I had read and heard about this happening and you never really think it will happen to you. With the benefit of hindsight, I’d advise people to plan for worst and aim for the best as they say. It’s about gritting your teeth and doing what you believe is right. I am now through the pain threshold—a couple of years have passed during which the business has been thriving.
5. What gives you the most satisfaction in business?
Producing good results. Funnily enough, this was never my motivation when i first started. It isn’t that I thought it wasn’t important, but there is a difference between running a business to make money on one hand; and, on the other, running it to be the best at what you do.
I think if you work to be the best you can at what you do, however that happens, it makes your life easier. Your clients are happier, you make more money, you get more referrals and life is good.
I ran a business that was not focused on this initially. It took me a while to realise that making a name for yourself gives you what you need, even if it’s harder and you make less money initially.
6. Work-Life balance: is it possible? How do you achieve it?
I find that working less helps you focus more. I used to treat working like being an athlete, pushing myself to work longer and longer hours. Then I realised that I was being a busy fool.
Now I let things roll a lot more. Rather than micro managing everything, I let things flow. This gives everyone else more control and makes me less imposing. I then concentrate on what I do best, which is building relationships and helping my team do what they do best.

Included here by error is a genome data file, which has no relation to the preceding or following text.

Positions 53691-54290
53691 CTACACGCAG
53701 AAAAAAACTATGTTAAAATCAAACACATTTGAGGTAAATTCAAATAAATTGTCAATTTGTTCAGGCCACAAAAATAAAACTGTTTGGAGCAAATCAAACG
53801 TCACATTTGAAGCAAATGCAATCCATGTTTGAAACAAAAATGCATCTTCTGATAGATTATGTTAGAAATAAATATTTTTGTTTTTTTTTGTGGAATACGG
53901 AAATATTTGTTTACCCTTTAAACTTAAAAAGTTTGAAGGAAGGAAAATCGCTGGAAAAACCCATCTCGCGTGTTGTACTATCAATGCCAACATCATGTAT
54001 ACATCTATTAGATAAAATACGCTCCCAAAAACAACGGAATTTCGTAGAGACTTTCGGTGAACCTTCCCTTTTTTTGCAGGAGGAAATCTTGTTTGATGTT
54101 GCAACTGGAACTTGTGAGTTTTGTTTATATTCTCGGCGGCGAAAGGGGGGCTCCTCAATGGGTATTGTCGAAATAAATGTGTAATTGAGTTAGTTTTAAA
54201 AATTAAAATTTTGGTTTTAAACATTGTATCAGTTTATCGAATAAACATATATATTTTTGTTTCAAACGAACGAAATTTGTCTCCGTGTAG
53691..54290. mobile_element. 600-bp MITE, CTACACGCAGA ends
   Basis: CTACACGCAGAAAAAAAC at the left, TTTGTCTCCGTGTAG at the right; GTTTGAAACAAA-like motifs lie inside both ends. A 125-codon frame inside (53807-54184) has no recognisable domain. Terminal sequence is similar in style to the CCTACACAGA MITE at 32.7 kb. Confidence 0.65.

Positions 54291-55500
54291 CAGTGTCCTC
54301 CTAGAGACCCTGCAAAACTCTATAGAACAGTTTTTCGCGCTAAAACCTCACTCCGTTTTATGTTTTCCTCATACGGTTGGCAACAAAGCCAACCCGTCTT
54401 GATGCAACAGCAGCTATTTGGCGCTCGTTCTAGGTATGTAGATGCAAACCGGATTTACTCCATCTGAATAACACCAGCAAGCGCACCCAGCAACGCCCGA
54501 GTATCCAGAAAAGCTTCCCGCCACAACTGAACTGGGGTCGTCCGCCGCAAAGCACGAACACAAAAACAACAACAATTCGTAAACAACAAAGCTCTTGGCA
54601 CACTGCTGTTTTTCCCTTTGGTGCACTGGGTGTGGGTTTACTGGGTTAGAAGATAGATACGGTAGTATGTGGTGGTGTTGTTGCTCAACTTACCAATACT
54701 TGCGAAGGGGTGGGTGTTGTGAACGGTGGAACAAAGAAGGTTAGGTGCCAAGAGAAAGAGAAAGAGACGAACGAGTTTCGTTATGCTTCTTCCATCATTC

I think it’s about quality time, rather than the quantity of time. I am a fan of working less to do more, being more efficient. This gives you more energy.
7. What is the first thing you do every day?
Stretch in the shower. There’s a nice thought for you! 🙂
8. What screen saver picture is currently on your phone?
A picture of my wife sitting in a tree. She is what truly motivates me.
9. What is the most important app on your mobile phone, and why?
Google Inbox (not to be confused with Gmail). Using Google Inbox, I can run the company from anywhere i am in the world. It allows me to be more productive and less constrained.
10. What is the last thing you Googled?
‘Vetiver oil’: apparently, it will help me be less impulsive. Apparently…
11. What item do you never leave the house without, and why?
Keys, phone, wallet—pretty standard things, I imagine. I like to know I can get back in the house, buy things if I am not in the house, and work from wherever I am.
12. What advice would you give to your younger self starting out in business?
The problem is, I listened to advice when I was starting out, knew it was reliable, and I thought I had followed it, but then I went through the same issues that everyone tells you about.
The thing is, I don’t think it’s possible not to experience those kinds of issues. Whatever you do, however much money you make, there will always be things that you want to improve.
I guess the most important lesson I learnt is to realise that what you do today is life. Don’t just aim for something. Live and breathe today. I was quite brutal with myself, before realising that 10 years had gone buy. So have fun and live in the moment.